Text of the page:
Thus, King’s Universalism is a logical and necessary consequence of covenant eschatology’s peculiar notions about the Mosaic law.  At this point, I could lay down my pen and not write another word.  I have shown the connection from Tim King’s own mouth; we have his own words affirming the necessary connection exists.  We do not agree with the major and minor premises, and might easily demonstrate they are wrong, but that is quite beside the point.  The issue here is whether King’s covenant eschatology logically leads to Universalism.  By King’s own testimony, it does.  But we can go further and show that covenant eschatology cannot be extricated from Universalism without overthrowing the basic premise upon which it rests; viz., that the resurrection (justification) consisted in annulment of the Mosaic law.  The logical progression of thought goes something like this:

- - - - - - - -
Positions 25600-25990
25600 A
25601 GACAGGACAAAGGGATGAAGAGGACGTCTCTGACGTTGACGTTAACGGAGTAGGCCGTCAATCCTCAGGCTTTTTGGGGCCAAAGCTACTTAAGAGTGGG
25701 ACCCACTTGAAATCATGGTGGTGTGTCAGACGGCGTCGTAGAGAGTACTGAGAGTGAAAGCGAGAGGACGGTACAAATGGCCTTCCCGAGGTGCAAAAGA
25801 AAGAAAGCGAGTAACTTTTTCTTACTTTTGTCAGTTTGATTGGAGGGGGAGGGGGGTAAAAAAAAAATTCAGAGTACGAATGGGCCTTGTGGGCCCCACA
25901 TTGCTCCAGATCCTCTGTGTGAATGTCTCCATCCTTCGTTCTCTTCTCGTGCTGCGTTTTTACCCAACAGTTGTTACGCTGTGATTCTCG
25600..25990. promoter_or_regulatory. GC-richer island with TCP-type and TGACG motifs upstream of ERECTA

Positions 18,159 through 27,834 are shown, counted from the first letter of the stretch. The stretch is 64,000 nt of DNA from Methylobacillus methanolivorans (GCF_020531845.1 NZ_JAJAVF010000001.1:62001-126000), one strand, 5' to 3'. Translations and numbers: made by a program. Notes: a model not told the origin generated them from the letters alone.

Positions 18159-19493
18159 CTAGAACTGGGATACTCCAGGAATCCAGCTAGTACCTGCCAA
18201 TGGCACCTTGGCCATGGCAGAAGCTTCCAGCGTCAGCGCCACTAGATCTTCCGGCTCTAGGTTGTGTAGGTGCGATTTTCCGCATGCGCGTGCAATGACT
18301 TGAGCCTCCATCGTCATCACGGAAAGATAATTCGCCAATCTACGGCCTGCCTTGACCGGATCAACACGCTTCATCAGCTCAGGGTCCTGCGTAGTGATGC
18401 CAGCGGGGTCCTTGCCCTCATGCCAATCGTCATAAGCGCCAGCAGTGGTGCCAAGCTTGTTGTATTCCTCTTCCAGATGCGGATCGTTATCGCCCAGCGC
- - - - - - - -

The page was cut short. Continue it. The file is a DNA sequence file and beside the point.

1) King  affirms that sin could not be defeated until the law was taken away; (“The defeat of sin is tied to the annulment of the old aeon of law”)[1]

2) That in the asserted removal of the law was man’s resurrection (justification); (“When the ‘ministration of death written in tables of stone’ was finally destroyed, death was swallowed up in victory.”[2])  

3) That the law was taken away for all men, therefore, by King’s view, all men were justified (resurrected). (“The issue is cosmic and corporate, not individual and limited.”)

4) However, in reality, only the outward and perishable form of the law was removed; the inward substance is eternal and remains.   

5) Therefore, inasmuch as the law did not pass, there was no resurrection upon the basis asserted by covenant eschatology.